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N Z Med J. 2000 Jun 9;113(1111):215-7.

Communicating information about sore throats and rheumatic fever to South Auckland high-school students.

Author information

1
Department of Psychology, University of Auckland. n.harre@auckland.ac.nz

Abstract

AIMS:

The present study examined the effectiveness of three modes of communication designed to increase high school students' knowledge about throat infections and rheumatic fever in a high risk area.

METHODS:

The study was part of an evaluation of a rheumatic fever prevention programme that has established 27 school-based 'sore throat' clinics in South Auckland. The rationale for the clinics was explained to students through: assemblies conducted by public health nurses, written information sheets and classroom lessons. The effectiveness of each communication mode was assessed by comparing the knowledge of students from eight classes at an intervention school with eight classes at a control school before and after the intervention school students received the teaching.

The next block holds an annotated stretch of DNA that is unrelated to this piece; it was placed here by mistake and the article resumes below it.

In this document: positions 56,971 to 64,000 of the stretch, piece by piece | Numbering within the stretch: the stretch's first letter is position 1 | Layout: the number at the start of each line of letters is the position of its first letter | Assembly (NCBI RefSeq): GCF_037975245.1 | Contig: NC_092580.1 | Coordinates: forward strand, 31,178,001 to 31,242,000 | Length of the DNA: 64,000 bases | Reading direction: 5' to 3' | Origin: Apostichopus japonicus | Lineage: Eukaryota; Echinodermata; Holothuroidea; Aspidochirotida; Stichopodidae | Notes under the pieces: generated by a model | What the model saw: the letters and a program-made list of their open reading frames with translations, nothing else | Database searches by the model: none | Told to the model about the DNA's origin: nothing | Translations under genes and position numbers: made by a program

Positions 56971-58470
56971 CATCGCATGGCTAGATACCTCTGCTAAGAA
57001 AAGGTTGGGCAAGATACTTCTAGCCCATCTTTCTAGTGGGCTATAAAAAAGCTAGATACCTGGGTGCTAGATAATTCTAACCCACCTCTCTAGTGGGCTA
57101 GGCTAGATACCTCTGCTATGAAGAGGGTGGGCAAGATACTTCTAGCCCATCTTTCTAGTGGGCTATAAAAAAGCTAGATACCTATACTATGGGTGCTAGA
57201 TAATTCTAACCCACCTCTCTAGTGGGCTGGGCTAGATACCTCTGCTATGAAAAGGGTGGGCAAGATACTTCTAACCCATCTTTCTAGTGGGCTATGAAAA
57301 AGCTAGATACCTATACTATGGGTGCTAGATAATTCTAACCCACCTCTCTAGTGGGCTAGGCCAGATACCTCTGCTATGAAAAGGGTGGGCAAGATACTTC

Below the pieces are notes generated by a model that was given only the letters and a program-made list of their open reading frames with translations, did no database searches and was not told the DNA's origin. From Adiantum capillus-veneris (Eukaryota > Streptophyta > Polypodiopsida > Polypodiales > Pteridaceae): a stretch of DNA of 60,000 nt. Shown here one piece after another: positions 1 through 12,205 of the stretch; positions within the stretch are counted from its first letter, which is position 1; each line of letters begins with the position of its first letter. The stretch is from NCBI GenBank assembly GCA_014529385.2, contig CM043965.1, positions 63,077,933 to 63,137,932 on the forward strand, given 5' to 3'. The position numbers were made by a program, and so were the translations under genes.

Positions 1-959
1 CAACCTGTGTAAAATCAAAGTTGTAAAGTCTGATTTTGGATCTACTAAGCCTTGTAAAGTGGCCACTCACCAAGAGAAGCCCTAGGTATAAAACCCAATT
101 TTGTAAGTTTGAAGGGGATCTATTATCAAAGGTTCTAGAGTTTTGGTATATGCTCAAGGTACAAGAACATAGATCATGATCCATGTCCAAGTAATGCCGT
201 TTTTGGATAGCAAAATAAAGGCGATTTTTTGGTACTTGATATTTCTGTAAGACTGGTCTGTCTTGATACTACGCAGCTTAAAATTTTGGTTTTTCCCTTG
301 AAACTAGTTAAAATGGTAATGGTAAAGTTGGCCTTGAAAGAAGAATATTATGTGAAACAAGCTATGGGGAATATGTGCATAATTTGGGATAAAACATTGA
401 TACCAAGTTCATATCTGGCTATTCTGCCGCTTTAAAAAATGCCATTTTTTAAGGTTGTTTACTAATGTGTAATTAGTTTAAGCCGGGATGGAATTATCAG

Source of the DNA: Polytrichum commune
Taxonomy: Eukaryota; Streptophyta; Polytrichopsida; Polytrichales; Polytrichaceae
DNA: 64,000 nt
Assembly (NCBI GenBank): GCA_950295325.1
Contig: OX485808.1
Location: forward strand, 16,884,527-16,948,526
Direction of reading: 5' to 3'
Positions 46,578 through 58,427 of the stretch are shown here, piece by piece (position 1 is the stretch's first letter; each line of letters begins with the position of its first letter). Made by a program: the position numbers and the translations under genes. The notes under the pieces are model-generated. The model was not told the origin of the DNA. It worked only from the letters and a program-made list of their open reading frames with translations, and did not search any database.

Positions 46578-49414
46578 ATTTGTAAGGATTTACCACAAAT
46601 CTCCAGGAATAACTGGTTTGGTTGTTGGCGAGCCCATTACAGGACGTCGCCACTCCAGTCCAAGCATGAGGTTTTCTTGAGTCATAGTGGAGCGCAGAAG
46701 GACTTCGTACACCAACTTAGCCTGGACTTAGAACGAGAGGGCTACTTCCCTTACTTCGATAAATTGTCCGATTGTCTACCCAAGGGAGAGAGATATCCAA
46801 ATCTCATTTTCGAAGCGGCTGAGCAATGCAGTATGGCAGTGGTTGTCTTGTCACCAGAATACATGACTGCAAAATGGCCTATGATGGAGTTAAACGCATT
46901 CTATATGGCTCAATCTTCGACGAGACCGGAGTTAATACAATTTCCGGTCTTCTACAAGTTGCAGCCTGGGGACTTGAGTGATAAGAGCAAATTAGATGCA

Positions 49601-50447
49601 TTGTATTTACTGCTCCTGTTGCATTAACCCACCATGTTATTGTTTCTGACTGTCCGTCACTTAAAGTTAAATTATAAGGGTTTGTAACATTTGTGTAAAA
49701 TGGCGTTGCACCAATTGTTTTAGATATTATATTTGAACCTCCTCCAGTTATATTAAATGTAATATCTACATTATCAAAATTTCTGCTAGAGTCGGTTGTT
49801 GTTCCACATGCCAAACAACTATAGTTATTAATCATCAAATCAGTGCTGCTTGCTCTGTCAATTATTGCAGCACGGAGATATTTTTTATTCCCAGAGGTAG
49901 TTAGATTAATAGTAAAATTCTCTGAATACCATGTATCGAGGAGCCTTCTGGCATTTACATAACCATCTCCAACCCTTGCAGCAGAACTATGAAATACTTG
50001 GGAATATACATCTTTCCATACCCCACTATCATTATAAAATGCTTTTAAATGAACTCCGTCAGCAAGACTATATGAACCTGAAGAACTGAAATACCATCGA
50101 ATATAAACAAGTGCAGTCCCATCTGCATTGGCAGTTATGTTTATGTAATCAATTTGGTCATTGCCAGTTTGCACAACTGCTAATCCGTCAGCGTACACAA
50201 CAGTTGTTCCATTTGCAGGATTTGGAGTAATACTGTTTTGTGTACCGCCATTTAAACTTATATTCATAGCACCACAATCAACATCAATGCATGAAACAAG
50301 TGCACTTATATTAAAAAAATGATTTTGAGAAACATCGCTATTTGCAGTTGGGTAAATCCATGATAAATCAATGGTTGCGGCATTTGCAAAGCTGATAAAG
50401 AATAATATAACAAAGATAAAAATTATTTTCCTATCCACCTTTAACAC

RESULTS:

Students at the intervention school showed a significant improvement in knowledge compared to students at the control school. The assembly presentations by health professionals were more effective in informing students than information sheets or classroom lessons.

CONCLUSIONS:

This study suggests that presentations by health professionals are an effective method of teaching basic health information to students in these South Auckand secondary schools. Classroom teachers need to be provided with appropriate resources, if they are to provide effective instruction. Written information sheets should not be relied on.

PMID:
10909935
[Indexed for MEDLINE]

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